The rising number of delinquent accounts also indicates people are having a hard time keeping up with credit card payments. The number of accounts past due by one cycle has increased 42.6% over the last two years. Delinquencies have crept up to the highest level since 2017.

#7 One recent survey discovered that many Americans that actually use personal loans to consolidate credit card debt end up quickly running up new credit card balances close to their previous levels…

A survey conducted by TransUnion between April 2021 and September 2022 found that borrowers who used a personal loan to consolidate their credit card debt saw their balances decrease by 57% on average, but for many, those balances returned close to their previous levels 18 months later.

#8 At a time when economic conditions are slowing down all over the nation, Americans are becoming increasingly dependent on their credit cards

In fact, two in five Americans with credit cards said they were more dependent on their credit cards than ever before, the survey found. And 35% said they won’t be able to pay off their credit card debt before the end of the year. In addition, another 35% of respondents said they’d likely max out at least one credit card by the end of 2023.

“This increased reliance on credit cards is likely to lead many even deeper into debt – which is especially troublesome with interest rates well into the double digits,” Quicken said in its report.

Unfortunately, a lot more Americans are likely to get into credit card trouble in the months ahead, because the labor market is getting significantly tighter.

In fact, we just got some new numbers that have created quite a bit of alarm…

With consensus expecting only a modest drop in the July job openings from 9.582 million to 9.5 million, what the BLS reported instead was a doozy: in July there were just 8.827 million job openingsthe first sub-9 million print since March  2021. It was also the 3rd biggest miss on record!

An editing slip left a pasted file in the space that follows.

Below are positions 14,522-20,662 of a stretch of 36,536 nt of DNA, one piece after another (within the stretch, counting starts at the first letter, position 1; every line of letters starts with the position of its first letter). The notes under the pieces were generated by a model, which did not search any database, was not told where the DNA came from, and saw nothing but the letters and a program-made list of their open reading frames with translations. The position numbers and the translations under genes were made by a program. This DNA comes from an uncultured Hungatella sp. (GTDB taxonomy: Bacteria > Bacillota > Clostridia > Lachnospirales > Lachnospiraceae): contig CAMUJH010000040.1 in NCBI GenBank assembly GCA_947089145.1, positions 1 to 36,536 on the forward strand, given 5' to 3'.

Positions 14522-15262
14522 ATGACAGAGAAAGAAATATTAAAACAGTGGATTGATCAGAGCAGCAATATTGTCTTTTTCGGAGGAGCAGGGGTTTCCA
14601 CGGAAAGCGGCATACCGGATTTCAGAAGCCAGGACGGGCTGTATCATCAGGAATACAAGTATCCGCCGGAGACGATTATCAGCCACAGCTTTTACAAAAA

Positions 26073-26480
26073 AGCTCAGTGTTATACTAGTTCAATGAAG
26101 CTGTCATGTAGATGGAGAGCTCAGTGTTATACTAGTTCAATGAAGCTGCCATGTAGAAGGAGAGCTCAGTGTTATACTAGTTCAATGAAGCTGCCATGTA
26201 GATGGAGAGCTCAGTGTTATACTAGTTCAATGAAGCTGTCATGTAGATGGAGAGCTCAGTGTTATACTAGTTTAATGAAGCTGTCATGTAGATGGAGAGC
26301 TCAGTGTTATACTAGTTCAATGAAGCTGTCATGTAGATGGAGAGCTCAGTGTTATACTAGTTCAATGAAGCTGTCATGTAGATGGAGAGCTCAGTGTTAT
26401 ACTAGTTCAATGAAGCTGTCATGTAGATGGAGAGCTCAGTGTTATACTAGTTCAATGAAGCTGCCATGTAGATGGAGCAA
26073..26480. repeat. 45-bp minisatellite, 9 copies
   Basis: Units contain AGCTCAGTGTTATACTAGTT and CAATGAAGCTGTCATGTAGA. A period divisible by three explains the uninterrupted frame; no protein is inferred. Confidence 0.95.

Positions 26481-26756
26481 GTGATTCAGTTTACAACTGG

Worse, had the BLS not drastically slashed the May number from 9.582MM to a laughable 9.165MM, the drop would have been almost 800K job openings. And yes, today’s downward revision…

… continues the recent trend of every single data point in the Biden administration being revised sharply lower in subsequent month(s), in a coordinated propaganda attempt to make the economy look stronger, then quietly revise it away when everyone forgets.

The economy is clearly headed for a very rough period, and the long-term outlook is even worse.

So now is not the time to pile on more debt.

Instead, now is a time to batten down the hatches.

I would very much encourage you to get “lean and mean” financially, because those that are carrying high levels of debt are likely to experience a lot of pain during the stressful years ahead.

Article posted with permission from Michael Snyder

Michael Snyder

Michael T. Snyder is a graduate of the University of Florida law school and he worked as an attorney in the heart of Washington D.C. for a number of years. Today, Michael is best known for his work as the publisher of The Economic Collapse Blog. Michael and his wife, Meranda, believe that a great awakening is coming and are working hard to help bring renewal to America. Michael is also the author of the book The Beginning Of The End